He does not listen, and she humbles herself even more: “I beg you- do not huntthis out- I beg you, if you have any care for your own life. What I amsuffering is enough” (Sophocles 1206). This moment is crucial, for it expressesthat Jocasta can now see clearly that the greater pain really does come withthe more questions asked. She is no longer blind to the truth, and it damagesher in ways that she cannot live with.
Arrogant Oedipus, remainingtragically-flawed and learning nothing from Jocasta’s reaction, continues thepath to his own downfall. His selfishness distracts him from the fact that fatewill have its way no matter what he does. Thelast instance in which Oedipus’ hubris inhibits him from doing what is ineveryone’s best interest, reveals itself in the meeting he has with the secondmessenger. This is the herdsman Jocasta warned him against, and this pivotalinteraction exemplifies Oedipus’ tragic flaw, while simultaneously provingSophocles’ point that fate has the power to overcome free will. After undergoingOedipus’ interrogation, the herdsman finally gives in and reveals the lastpiece of information, which manages to convince Oedipus of what the prophecieswere telling him all along: “O master, I pitied it, and thought that I couldsend it off to another country and this man was from another country.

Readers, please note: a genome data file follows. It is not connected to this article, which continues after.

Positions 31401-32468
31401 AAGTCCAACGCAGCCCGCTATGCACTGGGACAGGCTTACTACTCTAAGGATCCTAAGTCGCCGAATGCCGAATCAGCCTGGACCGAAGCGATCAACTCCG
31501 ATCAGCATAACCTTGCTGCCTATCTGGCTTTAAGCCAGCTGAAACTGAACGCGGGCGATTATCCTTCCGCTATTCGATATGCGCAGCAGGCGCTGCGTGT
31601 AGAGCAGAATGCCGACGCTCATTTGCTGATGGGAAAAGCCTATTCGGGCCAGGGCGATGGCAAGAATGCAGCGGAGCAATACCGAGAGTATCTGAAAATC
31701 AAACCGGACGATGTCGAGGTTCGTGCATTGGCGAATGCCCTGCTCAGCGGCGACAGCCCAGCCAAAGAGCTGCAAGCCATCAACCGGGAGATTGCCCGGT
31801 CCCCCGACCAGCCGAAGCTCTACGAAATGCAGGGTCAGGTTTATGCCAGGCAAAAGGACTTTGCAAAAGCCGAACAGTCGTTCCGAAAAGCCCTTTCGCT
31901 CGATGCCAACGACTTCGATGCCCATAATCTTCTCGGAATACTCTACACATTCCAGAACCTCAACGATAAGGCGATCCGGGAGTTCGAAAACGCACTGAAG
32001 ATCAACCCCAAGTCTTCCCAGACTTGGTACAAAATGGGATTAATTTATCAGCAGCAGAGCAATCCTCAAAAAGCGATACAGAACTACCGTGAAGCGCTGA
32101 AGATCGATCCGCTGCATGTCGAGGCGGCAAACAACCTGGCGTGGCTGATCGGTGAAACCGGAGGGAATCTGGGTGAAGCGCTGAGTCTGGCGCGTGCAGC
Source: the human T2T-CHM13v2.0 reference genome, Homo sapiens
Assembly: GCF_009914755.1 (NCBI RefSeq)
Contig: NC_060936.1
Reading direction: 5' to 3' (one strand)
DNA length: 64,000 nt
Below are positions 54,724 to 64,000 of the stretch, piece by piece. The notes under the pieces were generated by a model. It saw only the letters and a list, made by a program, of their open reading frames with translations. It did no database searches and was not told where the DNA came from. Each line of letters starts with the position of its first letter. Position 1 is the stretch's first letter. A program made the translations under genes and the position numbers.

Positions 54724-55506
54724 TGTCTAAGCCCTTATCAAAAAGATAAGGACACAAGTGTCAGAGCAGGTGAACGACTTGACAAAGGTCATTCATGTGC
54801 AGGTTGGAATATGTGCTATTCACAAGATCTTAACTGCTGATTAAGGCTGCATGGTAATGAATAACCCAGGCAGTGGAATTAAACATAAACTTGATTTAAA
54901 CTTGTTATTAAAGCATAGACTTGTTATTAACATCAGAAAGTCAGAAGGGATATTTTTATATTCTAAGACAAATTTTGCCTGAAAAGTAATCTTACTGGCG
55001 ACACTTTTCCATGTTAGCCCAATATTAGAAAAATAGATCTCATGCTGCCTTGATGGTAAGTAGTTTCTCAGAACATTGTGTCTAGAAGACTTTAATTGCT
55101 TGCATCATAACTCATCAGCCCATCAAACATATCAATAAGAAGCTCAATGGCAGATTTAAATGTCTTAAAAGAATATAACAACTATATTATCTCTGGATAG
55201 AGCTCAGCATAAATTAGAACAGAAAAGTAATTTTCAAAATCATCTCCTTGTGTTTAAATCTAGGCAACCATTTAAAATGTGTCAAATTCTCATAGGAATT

But hesaved it for the most terrible troubles. If you are the man he says you are,you’re bred to misery” (Sophocles 1360). The herdsman did not want to kill babyOedipus, and so he tried to escape fate by sending him off to Corinth. Thesignificance of this moment lies within the fact that Oedipus is, at last, madefully aware of the truth he had been avoiding throughout the entire play. His pridevanishes, and shame and regret arise in its place. Sophocles’ Oedipusthe King tells the story of a man, too blinded by his pride to see ahideous truth that has been presented to him repeatedly.
Oedipus’ acts ofselfishness and arrogance throughout the play are followed by an avalanche oftragic events. However, regardless of the callousness of his actions, his fateis still unavoidable, and the pitiful acts he has already committed areirreversible. Therefore, Oedipus can be criticized for his lack of wisdom andexcessive pride, but these traits cannot technically be to blame for the tragicfate that befalls him.